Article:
Conflict Reader # 71, 16 January 2019
D. Suba Chandran
International Strategic and Security Studies Programme (ISSSP)
National Institute of Advanced Studies (NIAS), Bangalore
Ever since President Trump made a statement a few weeks earlier on withdrawing from Afghanistan, there has been a flurry of activities/statements from numerous actors in the region. The latest one has come from the Indian Army Chief that India should also consider opening a track with the Taliban. Pakistan wants the government in Kabul to talk to the Taliban, thereby implying a political role for one of the most ruthless terrorist organization in the contemporary world.
China and Russia have a nuanced position on Afghanistan; they are not making statements in the public domain, but working silently with multiple actors within Afghanistan including the Taliban. What does the Afghan Endgame look like at the beginning of 2019?
Will the US stay in Afghanistan, despite Trump’s Withdrawal?
The above question may look confusing but is likely to remain as an Afghan reality creating instability.
A few weeks earlier Trump made a statement on reducing the American troops in Afghanistan (along with doing the same in Syria). What is the American Endgame in Afghanistan?
Afghanistan is too important for the US to withdraw completely. While the original objective of the US to enter into Afghanistan (to capture Osama bin Laden and neutralise al Qaeda network) has been long achieved, the American interests in Afghanistan have expanded even during Obama’s period.
From the US perspective, six significant developments have happened (or failed to happen) in Afghanistan since the disastrous 9/11 in 2001. First, China has become a big player in the contemporary world with global ambitions. Beijing has its own objectives in Afghanistan. Second, Russia has renewed its interests in Afghanistan, with opening a channel of communication with the Taliban. Third, outside the US, other international players have lost interest in continuing their economic investments in Afghanistan. Fourth, players in the immediate region, like India has not stepped up their contribution to everlasting peace in Afghanistan except for piecemeal contributions. Fifth, Afghanistan could not find a political structure that would provide space for domestic order within. Moreover, finally, despite pressure, threats and carrots, the US could not force Pakistan to change Islamabad’s approach towards Kabul.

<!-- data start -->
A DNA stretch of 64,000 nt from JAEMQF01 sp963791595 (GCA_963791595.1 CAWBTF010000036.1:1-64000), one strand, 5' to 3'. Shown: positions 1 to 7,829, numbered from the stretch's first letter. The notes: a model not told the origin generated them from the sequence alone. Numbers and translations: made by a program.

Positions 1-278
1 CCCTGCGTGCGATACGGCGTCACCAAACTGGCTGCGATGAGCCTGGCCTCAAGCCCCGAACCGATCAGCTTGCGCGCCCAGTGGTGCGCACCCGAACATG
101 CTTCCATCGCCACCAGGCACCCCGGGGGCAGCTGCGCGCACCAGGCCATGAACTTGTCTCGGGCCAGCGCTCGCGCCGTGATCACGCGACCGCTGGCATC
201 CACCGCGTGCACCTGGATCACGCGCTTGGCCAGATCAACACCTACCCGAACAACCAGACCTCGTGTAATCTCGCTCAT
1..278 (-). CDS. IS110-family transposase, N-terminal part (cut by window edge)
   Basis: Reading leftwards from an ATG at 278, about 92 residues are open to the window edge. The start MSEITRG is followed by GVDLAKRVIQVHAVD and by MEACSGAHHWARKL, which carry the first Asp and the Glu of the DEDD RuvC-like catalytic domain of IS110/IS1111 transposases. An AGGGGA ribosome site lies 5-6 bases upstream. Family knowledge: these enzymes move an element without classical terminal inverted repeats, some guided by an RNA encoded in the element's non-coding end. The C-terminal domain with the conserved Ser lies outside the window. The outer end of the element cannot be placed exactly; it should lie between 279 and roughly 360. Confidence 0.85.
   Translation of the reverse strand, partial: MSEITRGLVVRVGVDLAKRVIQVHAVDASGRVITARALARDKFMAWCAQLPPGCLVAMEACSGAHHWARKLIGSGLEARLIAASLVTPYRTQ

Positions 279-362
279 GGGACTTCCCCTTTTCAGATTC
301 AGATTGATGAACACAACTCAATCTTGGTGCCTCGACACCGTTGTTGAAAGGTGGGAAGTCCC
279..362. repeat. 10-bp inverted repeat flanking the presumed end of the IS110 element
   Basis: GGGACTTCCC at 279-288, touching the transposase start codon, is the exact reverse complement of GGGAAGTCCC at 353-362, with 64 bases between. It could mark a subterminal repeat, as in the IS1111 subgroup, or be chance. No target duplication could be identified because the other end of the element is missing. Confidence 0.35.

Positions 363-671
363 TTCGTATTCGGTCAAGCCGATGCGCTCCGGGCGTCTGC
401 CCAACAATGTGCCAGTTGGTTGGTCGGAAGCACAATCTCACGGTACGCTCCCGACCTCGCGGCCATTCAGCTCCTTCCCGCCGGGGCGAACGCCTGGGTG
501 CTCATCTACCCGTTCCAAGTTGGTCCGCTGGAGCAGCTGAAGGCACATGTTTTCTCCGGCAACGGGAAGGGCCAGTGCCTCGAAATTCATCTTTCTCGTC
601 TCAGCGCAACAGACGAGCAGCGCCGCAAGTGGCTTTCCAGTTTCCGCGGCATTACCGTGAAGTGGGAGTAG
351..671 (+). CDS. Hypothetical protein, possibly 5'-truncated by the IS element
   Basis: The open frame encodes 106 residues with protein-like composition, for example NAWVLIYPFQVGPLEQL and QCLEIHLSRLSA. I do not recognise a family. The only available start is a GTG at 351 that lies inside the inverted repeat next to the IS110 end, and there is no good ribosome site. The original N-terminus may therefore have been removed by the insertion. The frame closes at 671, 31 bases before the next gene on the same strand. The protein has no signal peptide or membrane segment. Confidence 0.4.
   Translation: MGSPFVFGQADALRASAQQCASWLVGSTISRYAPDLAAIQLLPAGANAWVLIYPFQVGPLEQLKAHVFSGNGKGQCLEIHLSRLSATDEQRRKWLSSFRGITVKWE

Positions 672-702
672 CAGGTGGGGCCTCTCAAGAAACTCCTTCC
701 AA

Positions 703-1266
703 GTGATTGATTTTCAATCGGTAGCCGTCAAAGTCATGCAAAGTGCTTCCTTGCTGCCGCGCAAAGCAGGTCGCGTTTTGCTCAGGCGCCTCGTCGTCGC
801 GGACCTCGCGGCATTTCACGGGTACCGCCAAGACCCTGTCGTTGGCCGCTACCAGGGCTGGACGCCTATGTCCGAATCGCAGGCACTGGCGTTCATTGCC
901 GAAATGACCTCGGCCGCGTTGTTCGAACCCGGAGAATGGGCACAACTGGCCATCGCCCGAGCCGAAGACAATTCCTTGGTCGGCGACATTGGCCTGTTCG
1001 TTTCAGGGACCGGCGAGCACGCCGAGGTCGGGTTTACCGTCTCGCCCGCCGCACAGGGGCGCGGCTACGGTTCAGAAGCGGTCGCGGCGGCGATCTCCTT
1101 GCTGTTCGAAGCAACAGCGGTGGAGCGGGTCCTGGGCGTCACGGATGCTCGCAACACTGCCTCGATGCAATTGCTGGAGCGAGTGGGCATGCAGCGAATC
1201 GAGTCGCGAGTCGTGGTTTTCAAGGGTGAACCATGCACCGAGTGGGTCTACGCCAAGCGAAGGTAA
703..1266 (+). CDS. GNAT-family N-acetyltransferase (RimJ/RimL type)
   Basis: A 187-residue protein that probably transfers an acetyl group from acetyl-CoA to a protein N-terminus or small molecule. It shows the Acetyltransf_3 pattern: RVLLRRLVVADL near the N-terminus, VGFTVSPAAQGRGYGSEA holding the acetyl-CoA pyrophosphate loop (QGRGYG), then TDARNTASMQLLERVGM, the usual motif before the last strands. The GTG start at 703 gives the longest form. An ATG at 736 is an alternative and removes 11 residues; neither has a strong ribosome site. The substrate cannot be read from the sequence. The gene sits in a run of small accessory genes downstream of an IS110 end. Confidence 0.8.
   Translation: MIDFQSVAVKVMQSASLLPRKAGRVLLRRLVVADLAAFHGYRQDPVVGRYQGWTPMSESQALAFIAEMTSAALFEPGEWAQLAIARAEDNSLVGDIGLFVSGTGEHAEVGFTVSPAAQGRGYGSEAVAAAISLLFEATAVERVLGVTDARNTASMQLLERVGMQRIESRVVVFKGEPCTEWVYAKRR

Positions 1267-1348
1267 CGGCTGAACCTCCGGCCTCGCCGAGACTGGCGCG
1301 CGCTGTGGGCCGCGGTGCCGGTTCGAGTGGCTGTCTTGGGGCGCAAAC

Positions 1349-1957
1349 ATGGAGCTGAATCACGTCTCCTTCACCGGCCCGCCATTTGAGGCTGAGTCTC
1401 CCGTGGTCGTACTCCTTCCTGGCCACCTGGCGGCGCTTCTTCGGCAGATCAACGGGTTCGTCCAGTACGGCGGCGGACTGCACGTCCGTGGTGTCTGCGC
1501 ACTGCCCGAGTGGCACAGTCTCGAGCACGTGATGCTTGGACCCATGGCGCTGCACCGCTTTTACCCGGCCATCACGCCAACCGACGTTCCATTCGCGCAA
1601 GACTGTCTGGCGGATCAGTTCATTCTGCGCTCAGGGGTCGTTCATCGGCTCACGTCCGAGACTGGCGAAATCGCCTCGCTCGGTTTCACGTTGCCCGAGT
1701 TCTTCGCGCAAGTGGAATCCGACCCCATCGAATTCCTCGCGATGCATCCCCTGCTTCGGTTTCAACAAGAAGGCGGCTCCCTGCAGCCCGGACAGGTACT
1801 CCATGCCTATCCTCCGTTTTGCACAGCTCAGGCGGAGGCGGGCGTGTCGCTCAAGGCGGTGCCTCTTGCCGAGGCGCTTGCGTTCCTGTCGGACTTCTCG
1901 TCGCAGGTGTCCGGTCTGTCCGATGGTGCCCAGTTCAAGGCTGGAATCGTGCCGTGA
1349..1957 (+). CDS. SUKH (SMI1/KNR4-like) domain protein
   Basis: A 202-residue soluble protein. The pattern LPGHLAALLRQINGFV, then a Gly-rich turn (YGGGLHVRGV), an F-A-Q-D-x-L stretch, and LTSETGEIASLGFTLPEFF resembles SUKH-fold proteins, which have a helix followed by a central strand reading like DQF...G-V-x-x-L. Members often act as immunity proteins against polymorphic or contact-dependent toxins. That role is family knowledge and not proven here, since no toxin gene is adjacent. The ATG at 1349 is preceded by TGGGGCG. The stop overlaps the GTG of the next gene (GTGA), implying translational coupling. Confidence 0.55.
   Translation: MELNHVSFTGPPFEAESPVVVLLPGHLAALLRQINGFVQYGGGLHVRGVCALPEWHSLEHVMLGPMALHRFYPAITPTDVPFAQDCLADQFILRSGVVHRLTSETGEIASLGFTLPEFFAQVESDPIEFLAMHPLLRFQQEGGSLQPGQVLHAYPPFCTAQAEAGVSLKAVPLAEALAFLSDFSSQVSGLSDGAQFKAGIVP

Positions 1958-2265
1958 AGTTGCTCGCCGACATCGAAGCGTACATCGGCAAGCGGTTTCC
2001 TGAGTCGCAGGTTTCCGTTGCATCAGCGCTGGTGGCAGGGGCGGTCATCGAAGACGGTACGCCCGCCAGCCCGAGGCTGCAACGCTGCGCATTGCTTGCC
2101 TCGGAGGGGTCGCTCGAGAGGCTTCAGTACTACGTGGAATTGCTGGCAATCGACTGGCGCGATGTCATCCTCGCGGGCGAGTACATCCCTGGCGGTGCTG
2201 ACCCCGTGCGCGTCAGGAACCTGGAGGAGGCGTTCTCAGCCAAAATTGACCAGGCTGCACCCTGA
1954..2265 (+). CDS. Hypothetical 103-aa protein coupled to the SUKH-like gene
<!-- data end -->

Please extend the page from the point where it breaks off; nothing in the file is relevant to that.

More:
During the last few years, especially since the killing of Osama bin Laden, there has been an internal pressure within the US demanding that Washington withdraws from Afghanistan. Robert D Kaplan in a recent commentary early in January 2019 summarised the present American position: “No other country in the world symbolises the decline of the American empire as much as Afghanistan. There is virtually no possibility of a military victory over the Taliban and little chance of leaving behind a self-sustaining democracy — facts that Washington’s policy community has mostly been unable to accept.”
The predominant American position currently is simple and hovers around the following five points: First, military victory over Taliban is not possible. Second, Afghanistan is not likely to remain a stable democracy. Third, the US cannot afford to invest any further regarding men and materials in Afghanistan. Fourth time is running out to get out without losing further American face.
Finally, an important argument, that has not been discussed much in the open – the negligible American commercial interests in Afghanistan, especially compared to other countries such as China and even India. This point makes the Americans who want to pull out from Afghanistan to ask a narrow question: why should the US stay back in Afghanistan and protect the commercial interests of others while spending substantially?
The conclusion for the above section in the US is natural: Afghanistan has become a liability. The solution is more straightforward: Get out of Afghanistan as early as possible.
However, how far the above American assumptions are correct? Also, how far getting out now will help what has been invested so far, and also improve the long-term stability of Afghanistan and the rest of the region?
Afghanistan in 2018 has come a long way from the situation a decade ago. While the military situation vis-à-vis the Taliban may have become delicate, it should not undermine what has been built brick by brick during the last seventeen years. There is a new Afghan spirit especially amongst the young Afghans, cutting across ethnic sentiments and the divide, which remained the bane of the previous generations. Those who are demanding the withdrawal do not understand, that the nation-building process cannot be completed in a matter of less than two decades. A cursory look at the other countries in the region will underline the above.
So, what is the road map that the Americans have come up with to implement their solution? Start a negotiation with the Taliban leading to a power-sharing agreement in Kabul, so that there is no complete breakdown when the last American leaves Afghanistan.
However, the other question is also imperative: will the US exit Afghanistan entirely? Or, will there be a residue American presence in Kabul, outside the diplomatic channels?